• 12.

    Urone PF. Stability of colorimetric agent for chromium s-diphenylcarbazide in various solvent. Anal Chem. 1955;27:1354-5.

  • 13.

    Adriano DC, Wenzel WW, Vangronsveld J, Bolan NS. Role of assisted natural remediation in environmental cleanup. Geoderma. 2004;122:121-42.

  • 14.

    Krzyztof L, Danutta W, Irena K. Metal contamination of farming soils affected by industry. Environ Int. 2004;30:159-65.

  • 15.

    Huang DL, Zeng GM, Jiang XY, Feng CL, Yu HY, Huang GH, et al. Bioremediation of Pb-contaminated soil by incubating with Phanerochaete chrysosporium and straw. J Hazard Mater. 2006;134(1-3):268-76. doi: 10.1016/j.jhazmat.2005.11.021. [PubMed: 16343764].

  • 16.

    Krishna KR, Philip L. Bioremediation of Cr(VI) in contaminated soils. J Hazard Mater. 2005;121(1-3):109-17. doi: 10.1016/j.jhazmat.2005.01.018. [PubMed: 15885411].

  • 17.

    Bennett Reuel M, Paul Rodrigo FC, Gershon SB, Gina RD. Reduction of hexavalent chromium using fungi and bacteria isolated from contaminated soil and water samples. Chemist Ecolog. 2013;29:320-8.

  • 18.

    Kumar R, Singh P, Dhir B, Sharma AK, Mehta D. Potential of Some Fungal and Bacterial Species in Bioremediation of Heavy Metals. J Nuclear Physics Material Sci Radiat Applicat. 2014;1:213-23.

  • 19.

    Atkinson CJ, Fitzgerald JD, Hipps NA. Potential mechanisms for achieving agricultural benefits from biochar application to temperate soils. Rev Plant Soil. 2010;337:1-18.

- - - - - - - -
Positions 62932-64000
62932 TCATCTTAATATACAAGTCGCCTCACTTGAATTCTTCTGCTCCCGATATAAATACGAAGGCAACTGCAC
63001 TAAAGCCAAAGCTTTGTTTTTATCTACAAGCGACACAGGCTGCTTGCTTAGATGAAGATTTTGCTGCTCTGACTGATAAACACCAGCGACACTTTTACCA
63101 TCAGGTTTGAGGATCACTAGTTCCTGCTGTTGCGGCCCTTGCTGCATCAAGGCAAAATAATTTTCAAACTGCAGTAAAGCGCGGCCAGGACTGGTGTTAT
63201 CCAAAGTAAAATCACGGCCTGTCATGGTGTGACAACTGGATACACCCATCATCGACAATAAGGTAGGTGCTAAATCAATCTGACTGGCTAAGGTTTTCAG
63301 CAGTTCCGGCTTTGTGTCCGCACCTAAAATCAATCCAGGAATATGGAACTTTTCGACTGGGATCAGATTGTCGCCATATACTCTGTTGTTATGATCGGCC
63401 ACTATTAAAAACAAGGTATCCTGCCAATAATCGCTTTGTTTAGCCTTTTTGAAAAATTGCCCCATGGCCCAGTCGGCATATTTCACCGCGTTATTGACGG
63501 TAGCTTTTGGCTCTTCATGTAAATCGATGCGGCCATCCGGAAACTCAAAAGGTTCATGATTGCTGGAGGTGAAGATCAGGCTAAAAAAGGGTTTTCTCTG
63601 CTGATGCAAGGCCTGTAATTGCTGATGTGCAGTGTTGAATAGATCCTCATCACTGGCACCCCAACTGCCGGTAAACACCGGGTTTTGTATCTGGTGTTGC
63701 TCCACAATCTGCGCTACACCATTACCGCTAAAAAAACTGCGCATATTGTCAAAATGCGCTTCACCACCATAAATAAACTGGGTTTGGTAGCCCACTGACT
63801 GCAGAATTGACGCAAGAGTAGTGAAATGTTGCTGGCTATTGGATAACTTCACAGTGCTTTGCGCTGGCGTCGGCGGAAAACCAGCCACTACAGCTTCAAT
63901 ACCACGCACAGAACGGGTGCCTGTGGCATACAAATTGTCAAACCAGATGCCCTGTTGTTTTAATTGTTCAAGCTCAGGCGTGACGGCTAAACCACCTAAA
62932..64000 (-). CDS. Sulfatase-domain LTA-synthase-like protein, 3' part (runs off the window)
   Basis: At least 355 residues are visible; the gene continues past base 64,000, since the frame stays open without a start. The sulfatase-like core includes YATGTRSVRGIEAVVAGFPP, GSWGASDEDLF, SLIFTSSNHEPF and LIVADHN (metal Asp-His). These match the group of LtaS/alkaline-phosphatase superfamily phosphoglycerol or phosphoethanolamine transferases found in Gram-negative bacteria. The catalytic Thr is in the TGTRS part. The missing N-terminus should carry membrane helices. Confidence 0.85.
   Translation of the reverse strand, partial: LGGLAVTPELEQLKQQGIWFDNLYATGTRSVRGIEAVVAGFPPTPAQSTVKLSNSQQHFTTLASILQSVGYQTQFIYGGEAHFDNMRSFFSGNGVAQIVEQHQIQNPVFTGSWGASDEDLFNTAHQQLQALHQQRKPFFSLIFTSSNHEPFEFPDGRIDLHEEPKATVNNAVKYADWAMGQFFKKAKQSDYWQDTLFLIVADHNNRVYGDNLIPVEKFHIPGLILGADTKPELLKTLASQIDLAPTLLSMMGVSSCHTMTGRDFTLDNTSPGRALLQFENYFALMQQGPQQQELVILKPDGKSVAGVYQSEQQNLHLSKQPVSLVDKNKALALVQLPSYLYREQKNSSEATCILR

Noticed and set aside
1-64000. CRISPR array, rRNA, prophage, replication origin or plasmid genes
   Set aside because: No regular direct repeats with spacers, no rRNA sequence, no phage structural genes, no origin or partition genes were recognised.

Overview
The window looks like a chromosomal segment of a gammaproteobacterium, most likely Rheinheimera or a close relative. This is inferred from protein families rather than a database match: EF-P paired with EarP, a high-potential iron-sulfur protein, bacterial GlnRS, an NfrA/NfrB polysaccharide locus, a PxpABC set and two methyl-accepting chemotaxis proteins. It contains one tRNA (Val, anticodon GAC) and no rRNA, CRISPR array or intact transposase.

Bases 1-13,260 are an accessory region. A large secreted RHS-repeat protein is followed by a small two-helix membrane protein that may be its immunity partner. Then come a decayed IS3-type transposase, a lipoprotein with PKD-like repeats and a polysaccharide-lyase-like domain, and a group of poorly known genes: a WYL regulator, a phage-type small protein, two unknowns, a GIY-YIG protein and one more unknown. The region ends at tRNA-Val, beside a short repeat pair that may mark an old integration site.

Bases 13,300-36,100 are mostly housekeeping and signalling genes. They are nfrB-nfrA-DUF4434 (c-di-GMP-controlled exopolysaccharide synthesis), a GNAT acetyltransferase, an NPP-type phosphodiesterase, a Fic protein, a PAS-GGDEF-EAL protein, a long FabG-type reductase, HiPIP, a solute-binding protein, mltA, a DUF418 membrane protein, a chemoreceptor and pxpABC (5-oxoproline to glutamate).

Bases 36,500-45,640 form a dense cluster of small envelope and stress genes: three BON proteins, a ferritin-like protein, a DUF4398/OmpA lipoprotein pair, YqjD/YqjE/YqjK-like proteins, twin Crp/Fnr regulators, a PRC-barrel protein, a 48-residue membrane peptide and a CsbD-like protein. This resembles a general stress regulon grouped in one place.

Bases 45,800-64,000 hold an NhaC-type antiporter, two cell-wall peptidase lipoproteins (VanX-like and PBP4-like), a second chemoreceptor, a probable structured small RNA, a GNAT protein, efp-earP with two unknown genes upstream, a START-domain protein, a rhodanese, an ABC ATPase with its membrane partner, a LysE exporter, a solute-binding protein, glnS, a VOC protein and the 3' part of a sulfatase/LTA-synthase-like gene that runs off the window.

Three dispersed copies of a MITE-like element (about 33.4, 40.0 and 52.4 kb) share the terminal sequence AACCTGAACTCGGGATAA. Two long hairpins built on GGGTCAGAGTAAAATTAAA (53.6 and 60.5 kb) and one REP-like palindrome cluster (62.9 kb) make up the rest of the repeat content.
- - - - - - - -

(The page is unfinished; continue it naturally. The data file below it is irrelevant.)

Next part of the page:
• 20.

    Cui L, Pan G, Li L, Yan J, Zhang A, Bian R, et al. The reduction of wheat Cd uptake in contaminated soil via biochar amendment: A two year field experiment. BioResourc. 2012;7:5666-76.

  • 21.

    Lu H, Zhang W, Yang Y, Huang X, Wang S, Qiu R. Relative distribution of Pb2+ sorption mechanisms by sludge-derived biochar. Water Res. 2012;46(3):854-62. doi: 10.1016/j.watres.2011.11.058. [PubMed: 22189294].

  • 22.

    Cao XD, Ma LN, Gao B, Harris W. Dairy-manure derived biochar effectively sorbs lead and atrazine. Environ Sci Technol. 2009;43:3285-91.

  • 23.

    Trakal L, Komarek M, Szakova J, Zemanova V, Tlustos P. Biochar application to metal-contaminated soil: Evaluating of Cd, Cu, Pb and Zn sorption behavior using single- and multi-element sorption experiment. Plant Soil Environ. 2011;57:372-80.

  • 24.

    Choppala GK, Bolan NS, Megharaj M, Chen Z, Naidu R. The influence of biochar and black carbon on reduction and bioavailability of chromate in soils. J Environ Qual. 2012;41(4):1175-84. doi: 10.2134/jeq2011.0145. [PubMed: 22751060].

  • 25.

    Bolan NS, Choppala G, Kunhikrishnan A, Park J, Naidu R. Microbial transformation of trace elements in soils in relation to bioavailability and remediation. Rev Environ Contam Toxicol. 2013;225:1-56. doi: 10.1007/978-1-4614-6470-9_1. [PubMed: 23494555].

  • 26.

    Rinklebe J, Shaheen SM, Frohne T. Amendment of biochar reduces the release of toxic elements under dynamic redox conditions in a contaminated floodplain soil. Chemosphere. 2016;142:41-7. doi: 10.1016/j.chemosphere.2015.03.067. [PubMed: 25900116].